Directed by Gaspar Noé
When looking at the cover of Irréversible, one can see a warning in very bold print that reads: This film contains graphic sex and violence, for mature audiences only. The warning is an understatement of what the film contains. The film is an odyssey into the worst of the human soul, displayed on screen in vivid detail. Gaspar Noé’s camera tilts and turns around as the film plays out, showing us things we know exist, but choose to ignore. The film isn’t good because of this though, that would make it an exploitative shock film. The film is good because it is structured in a way that gets these scenes out of the way first, and the final hour of the film contains some of the most beautifully tragic scenes shot.
Irréversible is a French psychological drama directed by Gaspar Noé. The film stars Vincent Cassel as Marcus, Monica Bellucci as Alex and Albert Dupontel as Pierre. It is told in a reverse-chronological narrative that echoes the structure of Memento by Christopher Nolan. The film begins with a quick few lines of dialogue between two men in a hotel room above a night club as the police haul two men, Marcus and Pierre, away. We see that these two men committed a violent murder in a homoerotic fetish club and their reasons for it later: the horrifically violent rape of Marcus’ girlfriend Alex. After we see Alex’s rape we see her leaving a party due to Marcus being drunk and making a fool of himself and her. This leads to a long discussion on the train before the party between the three of them, talking about how Pierre was Alex’s ex-girlfriend and having a friendly discussion about their pasts. The final scenes show the love that Marcus and Alex have for each other, and as the film ends we see all these happy moments with the foresight of their destruction.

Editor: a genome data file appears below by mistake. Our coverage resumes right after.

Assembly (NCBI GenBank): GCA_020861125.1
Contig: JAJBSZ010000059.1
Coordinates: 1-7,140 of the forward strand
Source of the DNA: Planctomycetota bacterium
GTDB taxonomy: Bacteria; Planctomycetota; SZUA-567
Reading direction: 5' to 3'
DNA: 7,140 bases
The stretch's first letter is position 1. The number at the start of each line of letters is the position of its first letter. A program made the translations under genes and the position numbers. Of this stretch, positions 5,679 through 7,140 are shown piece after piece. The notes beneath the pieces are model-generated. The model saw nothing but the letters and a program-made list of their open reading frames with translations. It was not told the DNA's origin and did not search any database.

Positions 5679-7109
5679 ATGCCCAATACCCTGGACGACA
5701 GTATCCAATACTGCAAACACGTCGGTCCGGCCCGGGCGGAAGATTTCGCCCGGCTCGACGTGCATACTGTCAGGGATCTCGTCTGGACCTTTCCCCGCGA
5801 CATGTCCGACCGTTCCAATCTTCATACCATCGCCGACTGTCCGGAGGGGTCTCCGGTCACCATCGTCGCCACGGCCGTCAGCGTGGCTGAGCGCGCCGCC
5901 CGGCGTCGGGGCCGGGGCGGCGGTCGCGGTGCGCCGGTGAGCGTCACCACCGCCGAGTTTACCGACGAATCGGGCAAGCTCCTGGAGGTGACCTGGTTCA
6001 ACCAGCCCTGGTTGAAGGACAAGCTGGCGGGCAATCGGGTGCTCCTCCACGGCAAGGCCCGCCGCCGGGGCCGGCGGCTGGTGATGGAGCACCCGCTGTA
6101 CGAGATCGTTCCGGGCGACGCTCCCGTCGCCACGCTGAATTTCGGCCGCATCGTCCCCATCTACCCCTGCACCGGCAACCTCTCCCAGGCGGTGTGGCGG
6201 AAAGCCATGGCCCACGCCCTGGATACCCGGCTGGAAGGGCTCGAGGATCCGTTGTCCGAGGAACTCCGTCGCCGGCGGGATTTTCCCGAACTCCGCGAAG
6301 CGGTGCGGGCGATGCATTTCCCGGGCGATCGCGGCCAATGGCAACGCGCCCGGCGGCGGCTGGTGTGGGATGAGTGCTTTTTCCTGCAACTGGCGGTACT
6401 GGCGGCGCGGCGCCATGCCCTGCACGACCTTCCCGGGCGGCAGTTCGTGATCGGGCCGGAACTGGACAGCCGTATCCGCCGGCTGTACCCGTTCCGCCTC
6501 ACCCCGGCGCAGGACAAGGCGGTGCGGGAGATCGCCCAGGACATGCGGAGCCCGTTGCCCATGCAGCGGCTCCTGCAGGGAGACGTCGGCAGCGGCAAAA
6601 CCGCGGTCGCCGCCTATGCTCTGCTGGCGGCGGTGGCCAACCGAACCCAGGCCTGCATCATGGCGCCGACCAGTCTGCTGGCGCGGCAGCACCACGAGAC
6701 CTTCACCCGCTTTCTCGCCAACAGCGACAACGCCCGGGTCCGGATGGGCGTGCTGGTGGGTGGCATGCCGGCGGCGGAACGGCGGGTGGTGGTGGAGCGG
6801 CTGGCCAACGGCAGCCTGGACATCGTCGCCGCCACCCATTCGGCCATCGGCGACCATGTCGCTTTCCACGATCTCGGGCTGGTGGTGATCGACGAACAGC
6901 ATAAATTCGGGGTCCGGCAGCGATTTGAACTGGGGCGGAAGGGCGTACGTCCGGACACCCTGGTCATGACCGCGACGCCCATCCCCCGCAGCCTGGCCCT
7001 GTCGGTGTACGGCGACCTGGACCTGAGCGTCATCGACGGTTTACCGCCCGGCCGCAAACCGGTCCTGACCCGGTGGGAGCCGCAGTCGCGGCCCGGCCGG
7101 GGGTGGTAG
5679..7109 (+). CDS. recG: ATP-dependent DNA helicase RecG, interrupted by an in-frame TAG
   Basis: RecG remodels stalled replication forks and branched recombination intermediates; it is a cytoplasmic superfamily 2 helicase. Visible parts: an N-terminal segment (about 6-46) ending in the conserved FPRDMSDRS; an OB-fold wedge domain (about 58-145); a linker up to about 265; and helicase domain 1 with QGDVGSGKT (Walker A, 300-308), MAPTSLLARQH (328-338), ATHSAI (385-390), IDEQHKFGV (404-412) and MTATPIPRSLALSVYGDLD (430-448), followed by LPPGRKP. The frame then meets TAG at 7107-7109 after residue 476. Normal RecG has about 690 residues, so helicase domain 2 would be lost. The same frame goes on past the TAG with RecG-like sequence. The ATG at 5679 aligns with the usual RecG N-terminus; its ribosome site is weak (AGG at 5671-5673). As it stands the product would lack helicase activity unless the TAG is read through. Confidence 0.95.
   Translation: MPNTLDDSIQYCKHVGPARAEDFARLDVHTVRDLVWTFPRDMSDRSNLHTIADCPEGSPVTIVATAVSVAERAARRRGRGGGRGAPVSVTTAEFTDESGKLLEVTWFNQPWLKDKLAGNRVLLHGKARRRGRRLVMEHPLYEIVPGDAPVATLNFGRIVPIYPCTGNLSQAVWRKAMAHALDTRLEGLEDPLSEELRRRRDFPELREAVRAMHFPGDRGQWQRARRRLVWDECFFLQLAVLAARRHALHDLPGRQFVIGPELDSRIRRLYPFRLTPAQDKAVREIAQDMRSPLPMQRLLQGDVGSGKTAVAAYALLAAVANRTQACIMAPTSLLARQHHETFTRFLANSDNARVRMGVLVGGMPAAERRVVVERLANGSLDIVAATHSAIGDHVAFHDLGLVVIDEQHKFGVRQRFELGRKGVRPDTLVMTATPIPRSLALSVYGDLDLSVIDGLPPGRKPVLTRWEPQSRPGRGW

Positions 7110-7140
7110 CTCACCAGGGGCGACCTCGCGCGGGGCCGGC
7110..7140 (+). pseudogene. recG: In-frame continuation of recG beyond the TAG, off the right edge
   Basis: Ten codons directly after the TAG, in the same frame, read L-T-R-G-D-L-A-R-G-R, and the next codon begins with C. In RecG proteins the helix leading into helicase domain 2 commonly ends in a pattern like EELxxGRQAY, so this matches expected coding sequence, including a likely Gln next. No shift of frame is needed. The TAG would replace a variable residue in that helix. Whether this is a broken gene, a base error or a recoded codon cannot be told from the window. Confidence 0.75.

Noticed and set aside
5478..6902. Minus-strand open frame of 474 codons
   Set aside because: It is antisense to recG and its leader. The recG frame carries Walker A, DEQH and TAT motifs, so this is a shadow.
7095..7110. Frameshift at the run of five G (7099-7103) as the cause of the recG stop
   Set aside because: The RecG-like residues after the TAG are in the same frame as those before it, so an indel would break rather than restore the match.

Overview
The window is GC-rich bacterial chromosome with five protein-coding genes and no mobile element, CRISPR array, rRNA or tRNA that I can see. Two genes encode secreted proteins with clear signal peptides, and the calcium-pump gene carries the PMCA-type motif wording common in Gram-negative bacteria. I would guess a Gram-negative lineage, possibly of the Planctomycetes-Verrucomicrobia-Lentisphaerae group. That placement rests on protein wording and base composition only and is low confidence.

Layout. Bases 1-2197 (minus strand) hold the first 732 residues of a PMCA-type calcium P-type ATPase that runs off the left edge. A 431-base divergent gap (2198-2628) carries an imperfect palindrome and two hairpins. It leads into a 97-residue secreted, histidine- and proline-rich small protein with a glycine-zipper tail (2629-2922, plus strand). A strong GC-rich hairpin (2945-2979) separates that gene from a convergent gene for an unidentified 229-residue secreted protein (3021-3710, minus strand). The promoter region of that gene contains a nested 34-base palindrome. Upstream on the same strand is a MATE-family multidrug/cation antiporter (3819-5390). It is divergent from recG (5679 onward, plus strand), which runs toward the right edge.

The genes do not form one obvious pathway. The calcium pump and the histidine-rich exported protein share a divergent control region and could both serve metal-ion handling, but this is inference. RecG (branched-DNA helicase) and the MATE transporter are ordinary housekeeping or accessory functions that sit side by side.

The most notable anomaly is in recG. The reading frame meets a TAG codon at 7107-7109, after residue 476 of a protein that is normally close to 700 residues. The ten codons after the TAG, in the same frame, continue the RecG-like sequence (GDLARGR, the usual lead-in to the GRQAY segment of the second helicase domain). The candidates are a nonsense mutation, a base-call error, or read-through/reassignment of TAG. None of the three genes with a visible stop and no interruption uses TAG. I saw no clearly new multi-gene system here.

The acting in the film is a great part of what makes it so good. The characters act with such extreme and unrealistic emotion in the opening of the film it’s hard to see how that is good acting, but the film goes on we see that the events in conjunction with a night of drinking and partying that have occurred over the night make the emotions displayed realistic. The power in this film stems from a scene near the end of the film that shows Marcus and Alex in bed together, caressing each other romantically and showing their love to each other. Both Vincent Cassel and Monica Bellucci are married to each other in reality, making these scenes extremely intimate because they are real. What we see on the screen is the truth, two people in love. Monica Bellucci’s role calls for her to believably perform in scenes that most people would detest completely. Not only does she do this, but she performs with such intensity and realism that it makes the scenes almost unwatchable. Albert Dupontel has one of the biggest character transformations in the film, as the cool and level-headed Pierre. At the party he ignores most women and refrains from drugs and alcohol. While he knows he is Alex’s ex, they are still friends and he never tries to sabotage their relationship. In one of the film’s most violent scenes he is the one that acts without inhibition when Marcus is hurt during the struggle.